Field Trip

For those of us who suck at plotting, I have a special, bonus field trip planned.

*hands out bandit masks*

We're going plot scavenging.

That's right. We're going to rummage around in other people's dustbins and borrow ideas.

On Idea Theft

Do not steal ideas. Do not steal text. Do not plagarize. Do not do any of these should-be-terribly-obvious things.

This is a somewhat gray area, so I am going to shine a bright light on it and show you the difference.

Details are theft.

Broad, general ideas, situations, and conflicts are not theft.

You can be inspired by something without stealing from it.

An Art Example

If I look at a picture someone drew of a walrus and then decide to draw a walrus, it is not theft UNLESS

  • I trace their walrus
  • I draw my walrus while looking closely at their walrus, copying the lines
  • I borrow a lot of "tricks" and "details" from their walrus picture - how they did the flippers, the way the eyes are drawn, the way wrinkles and whiskers are drawn

The IDEA of drawing a walrus is not theft.

The SPECIFIC DETAILS of their walrus would be theft.

If someone familiar with both of our art looks at my walrus and immediately thinks of THEIR walrus, then I have failed.

The goal should be to take this burning desire to draw a walrus and translate it into MY style of drawing walruses. Those of you who know me realize that means my walrus is probably round, adorable, and holding a balloon.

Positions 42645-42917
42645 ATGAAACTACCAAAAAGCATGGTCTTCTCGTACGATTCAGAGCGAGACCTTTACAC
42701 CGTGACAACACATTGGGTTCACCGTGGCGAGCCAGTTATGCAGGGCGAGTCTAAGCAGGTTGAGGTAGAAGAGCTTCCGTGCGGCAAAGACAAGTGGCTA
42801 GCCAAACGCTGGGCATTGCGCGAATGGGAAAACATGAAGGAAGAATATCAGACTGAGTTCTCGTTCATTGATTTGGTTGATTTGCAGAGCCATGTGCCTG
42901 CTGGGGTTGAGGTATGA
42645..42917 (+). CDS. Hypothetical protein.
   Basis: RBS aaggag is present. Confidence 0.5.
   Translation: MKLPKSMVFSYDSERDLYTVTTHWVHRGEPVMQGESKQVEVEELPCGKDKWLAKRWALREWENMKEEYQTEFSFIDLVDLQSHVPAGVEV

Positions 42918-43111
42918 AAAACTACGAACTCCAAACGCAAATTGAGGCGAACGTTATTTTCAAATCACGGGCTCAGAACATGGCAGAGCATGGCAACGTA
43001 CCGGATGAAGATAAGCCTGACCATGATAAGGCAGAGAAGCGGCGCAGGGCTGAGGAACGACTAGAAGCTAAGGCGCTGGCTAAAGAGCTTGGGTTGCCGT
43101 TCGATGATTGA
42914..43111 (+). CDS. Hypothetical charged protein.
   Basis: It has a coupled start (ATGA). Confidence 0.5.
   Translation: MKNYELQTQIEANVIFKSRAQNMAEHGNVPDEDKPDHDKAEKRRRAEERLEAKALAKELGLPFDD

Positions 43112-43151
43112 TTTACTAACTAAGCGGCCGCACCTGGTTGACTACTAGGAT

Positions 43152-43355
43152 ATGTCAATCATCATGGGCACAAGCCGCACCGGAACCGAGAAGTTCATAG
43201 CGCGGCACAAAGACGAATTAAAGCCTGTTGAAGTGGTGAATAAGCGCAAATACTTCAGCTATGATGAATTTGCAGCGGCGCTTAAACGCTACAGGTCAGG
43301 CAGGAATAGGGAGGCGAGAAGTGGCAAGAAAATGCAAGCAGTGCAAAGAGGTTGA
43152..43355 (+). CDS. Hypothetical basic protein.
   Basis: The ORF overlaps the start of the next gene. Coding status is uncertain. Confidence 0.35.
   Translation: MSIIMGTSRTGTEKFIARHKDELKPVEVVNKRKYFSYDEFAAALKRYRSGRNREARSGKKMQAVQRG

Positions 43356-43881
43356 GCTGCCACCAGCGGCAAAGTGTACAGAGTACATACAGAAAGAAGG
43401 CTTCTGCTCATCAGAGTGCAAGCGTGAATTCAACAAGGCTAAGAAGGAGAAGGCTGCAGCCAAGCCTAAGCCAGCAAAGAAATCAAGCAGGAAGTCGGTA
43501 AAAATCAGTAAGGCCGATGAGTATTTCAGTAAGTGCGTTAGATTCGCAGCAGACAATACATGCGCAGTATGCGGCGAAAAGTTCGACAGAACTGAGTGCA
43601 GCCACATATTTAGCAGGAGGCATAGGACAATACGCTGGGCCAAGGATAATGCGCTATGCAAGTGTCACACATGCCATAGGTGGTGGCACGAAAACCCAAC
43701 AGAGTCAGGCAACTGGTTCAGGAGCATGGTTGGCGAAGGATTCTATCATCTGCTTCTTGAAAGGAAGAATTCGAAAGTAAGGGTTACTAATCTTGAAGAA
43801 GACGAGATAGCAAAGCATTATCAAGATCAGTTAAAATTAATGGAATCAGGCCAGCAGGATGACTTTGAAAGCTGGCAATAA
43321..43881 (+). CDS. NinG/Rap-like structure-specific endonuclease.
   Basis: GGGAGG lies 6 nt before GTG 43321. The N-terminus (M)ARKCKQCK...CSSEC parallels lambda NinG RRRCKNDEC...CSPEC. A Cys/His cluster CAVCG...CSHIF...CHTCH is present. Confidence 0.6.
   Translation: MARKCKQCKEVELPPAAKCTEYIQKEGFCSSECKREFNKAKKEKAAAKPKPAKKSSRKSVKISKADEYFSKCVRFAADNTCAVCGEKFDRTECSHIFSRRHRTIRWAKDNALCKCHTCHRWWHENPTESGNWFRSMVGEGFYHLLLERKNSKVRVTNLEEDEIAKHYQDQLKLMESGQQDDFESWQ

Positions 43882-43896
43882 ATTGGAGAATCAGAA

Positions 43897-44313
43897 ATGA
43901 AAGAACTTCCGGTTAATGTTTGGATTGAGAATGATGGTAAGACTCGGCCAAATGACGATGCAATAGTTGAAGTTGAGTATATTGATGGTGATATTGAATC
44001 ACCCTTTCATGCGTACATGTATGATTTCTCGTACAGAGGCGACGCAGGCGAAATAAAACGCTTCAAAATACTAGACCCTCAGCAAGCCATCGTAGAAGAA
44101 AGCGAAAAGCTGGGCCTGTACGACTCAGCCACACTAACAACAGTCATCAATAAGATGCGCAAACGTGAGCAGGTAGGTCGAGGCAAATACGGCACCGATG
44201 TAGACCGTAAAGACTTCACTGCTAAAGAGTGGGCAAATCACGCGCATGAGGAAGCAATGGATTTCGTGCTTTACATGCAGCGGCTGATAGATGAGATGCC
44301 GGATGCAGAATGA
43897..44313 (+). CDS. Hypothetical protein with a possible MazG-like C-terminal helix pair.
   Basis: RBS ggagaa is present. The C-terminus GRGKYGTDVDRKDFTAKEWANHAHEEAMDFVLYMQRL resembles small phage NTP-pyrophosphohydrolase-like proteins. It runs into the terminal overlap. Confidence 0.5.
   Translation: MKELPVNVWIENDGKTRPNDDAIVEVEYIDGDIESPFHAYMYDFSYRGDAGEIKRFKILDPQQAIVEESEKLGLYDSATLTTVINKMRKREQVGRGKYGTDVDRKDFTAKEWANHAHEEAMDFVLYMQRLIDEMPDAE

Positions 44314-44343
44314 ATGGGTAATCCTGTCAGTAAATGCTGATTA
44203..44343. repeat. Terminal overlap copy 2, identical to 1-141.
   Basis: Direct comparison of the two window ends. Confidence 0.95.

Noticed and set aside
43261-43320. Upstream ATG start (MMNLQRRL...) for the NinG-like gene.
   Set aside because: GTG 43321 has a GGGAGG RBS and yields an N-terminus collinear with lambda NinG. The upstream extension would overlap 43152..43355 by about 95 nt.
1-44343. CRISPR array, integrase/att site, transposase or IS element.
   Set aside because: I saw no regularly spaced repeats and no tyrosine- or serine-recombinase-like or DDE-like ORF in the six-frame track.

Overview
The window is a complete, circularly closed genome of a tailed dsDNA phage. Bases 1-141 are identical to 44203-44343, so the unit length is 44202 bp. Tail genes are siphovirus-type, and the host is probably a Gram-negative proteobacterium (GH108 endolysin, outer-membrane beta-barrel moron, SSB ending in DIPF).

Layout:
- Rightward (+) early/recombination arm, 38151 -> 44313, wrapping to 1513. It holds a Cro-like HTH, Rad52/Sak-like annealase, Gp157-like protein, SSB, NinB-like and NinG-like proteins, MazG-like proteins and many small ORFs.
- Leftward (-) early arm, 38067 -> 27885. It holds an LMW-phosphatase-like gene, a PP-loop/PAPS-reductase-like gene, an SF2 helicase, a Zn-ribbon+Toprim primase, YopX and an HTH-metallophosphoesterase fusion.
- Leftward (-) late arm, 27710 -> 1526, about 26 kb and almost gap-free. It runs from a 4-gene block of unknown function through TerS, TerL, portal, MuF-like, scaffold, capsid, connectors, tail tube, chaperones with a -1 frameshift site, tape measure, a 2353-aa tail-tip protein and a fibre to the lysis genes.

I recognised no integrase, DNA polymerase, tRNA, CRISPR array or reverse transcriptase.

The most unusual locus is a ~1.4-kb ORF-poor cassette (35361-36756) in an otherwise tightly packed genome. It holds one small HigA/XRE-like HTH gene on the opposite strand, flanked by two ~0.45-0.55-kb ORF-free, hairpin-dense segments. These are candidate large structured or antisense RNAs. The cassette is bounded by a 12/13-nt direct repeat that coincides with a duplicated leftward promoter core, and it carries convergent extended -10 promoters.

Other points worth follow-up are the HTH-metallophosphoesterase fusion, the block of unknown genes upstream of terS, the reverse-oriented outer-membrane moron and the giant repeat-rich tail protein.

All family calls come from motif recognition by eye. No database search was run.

Get it? Got it? Good.

A Writing Example

You read Harry Potter.

You write a story about a young boy, orphaned by his parents with a scar who has to live with odious relatives that barely like him and mistreat him. He finds that he's actually got magical powers and is invited to a wizard school, where he makes some friends and defeats one of the teachers in a magical duel, saving the school and finding out that he's part of a prophecy.

This is Bad.

That's not plagarism by the definition, but it's ridiculously obvious that you copied the idea, premise, plot, setting, characters, and even the theme from Harry Potter.

Individual ideas you might be INSPIRED BY from reading Harry Potter:

  • Youth (male or female) living in a tough situation with non-parent family that doesn't care for him. (Honestly, though. The YA fantasy genre could do with some more stable families for protagonists, is all I'm sayin')
  • Youth finding out they have magic powers
  • Youth going to a magic school
  • Youth with an important birthmark/scar/thing
  • Youth being part of a prophecy
  • Youth confronting the murderer of his parents.

Clearly, even pairing two or more of those ideas is going to get somewhat Potterish. But deciding to write a story about any of those individually is not plagarism, nor is it theft. Believe it or not, Harry Potter was not the first book written about a young protagonist from a broken home life going off to wizard school and learning magic.

Back to the Dustbins

Okay, now that we've covered the moral problems with dustbin rummaging, lets get back to the good stuff.